When Chevrolet entered the pony car segment with the Camaro in 1967, it faced an uphill battle. Ford already had the segment locked down, and the bowtie brand was starting essentially from scratch. For that reason, Chevrolet threw every resource it had at its disposal – including the talents of the legendary designer Bill Mitchell – to build the one-off Camaro Cherokee show car. Forty-five years later, that show car will take center stage again at the Russo and Steele auction in Scottsdale, Arizona.
Photo courtesy Russo and Steele
Plucked from the Norwood, Ohio, production line, the Camaro Cherokee began as an SS 396 convertible, powered by a TH400-backed 375hp L78 big-block. Vince Piggins, the Chevrolet engineer who was responsible for the Camaro Z/28, fitted the L78 with a Moon intake manifold and four Weber downdrafts before sending the Cherokee on to Mitchell, who designed the car’s signature domed hood. Mitchell also added a host of other details that set the Cherokee apart from other Camaros, including Corvette-inspired split front and rear bumpers, hood-mounted tachometer, driving lamps, a race-inspired flip-up gas tank cap, an integrated rear spoiler and special 15×6-inch Corvette Sting Ray-inspired turbine wheels. He had the original red interior swapped out for a black interior with Corvette steering wheel and had it painted in Candy Apple Metalflake Red over Aztec Gold Metallic.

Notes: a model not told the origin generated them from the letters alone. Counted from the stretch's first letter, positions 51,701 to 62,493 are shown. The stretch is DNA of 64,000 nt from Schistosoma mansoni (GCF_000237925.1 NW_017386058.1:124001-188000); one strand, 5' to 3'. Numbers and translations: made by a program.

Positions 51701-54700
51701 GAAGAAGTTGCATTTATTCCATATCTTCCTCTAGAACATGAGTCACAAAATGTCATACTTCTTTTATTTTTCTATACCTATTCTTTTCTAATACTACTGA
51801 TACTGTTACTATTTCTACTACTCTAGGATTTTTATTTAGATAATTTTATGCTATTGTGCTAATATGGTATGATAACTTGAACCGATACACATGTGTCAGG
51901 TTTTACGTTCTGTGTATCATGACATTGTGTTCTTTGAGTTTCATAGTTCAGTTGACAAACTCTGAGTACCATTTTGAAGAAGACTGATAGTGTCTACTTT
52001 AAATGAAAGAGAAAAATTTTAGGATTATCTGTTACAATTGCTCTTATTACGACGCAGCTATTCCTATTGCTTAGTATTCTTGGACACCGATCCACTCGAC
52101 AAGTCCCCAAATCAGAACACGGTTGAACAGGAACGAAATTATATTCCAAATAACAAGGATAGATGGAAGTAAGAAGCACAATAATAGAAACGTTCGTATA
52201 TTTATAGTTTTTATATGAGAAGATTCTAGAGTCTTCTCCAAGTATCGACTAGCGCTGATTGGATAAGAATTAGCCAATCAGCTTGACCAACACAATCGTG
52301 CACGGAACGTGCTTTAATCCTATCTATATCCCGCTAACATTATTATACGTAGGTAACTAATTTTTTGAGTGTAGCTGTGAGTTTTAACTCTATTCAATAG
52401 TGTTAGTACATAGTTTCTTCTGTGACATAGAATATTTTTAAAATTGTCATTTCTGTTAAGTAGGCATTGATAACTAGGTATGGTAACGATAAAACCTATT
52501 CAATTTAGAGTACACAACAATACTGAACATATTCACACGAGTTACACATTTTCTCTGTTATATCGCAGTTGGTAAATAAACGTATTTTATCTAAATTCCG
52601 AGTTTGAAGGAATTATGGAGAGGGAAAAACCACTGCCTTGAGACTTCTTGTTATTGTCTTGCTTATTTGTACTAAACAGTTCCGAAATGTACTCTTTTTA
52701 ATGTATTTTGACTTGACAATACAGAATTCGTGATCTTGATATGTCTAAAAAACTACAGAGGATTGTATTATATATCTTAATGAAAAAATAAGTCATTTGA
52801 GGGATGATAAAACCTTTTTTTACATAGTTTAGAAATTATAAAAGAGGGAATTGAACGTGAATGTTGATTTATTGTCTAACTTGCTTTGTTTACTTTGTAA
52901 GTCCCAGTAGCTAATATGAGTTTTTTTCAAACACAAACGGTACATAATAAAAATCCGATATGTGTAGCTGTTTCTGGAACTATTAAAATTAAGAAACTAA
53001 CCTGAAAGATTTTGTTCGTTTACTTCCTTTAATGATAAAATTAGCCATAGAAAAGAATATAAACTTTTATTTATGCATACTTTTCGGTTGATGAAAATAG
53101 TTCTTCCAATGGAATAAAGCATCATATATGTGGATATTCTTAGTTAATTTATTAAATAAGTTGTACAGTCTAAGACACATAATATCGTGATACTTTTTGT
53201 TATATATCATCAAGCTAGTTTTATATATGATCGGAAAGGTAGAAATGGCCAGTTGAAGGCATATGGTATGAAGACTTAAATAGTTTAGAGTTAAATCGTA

In late 1967 Chevrolet trotted it out for some publicity, including a trip around Road America with Stirling Moss at the wheel as the pace car for the Can-Am season opener. It was there that racer Augie Pabst first saw the car, leading him to make arrangements with Mitchell to obtain it. After a succession of owners (and after it was separated from the L78, unique intake system and the special wheels), Wisconsin muscle car collector Terry Lietzau bought it a few years back and installed a correct engine and intake setup. Terry said he hasn’t been able to locate another set of the special turbine wheels (Chaparral-style lace aluminums), but the car did appear with Rallye wheels in some styling studio photographs. Despite the number of hands it passed through, the Cherokee still has just 21,000 miles on it.
The Cherokee did cross the auction block once before in recent history: At the Mecum Indianapolis auction in May 2009, bidding stalled out at $600,000. Terry told us he believes taking the Cherokee out West, and thus putting it in front of a new set of bidders, will garner better results.
The Russo and Steele Scottsdale auction will take place January 18-22. For more information, visit RussoandSteele.com.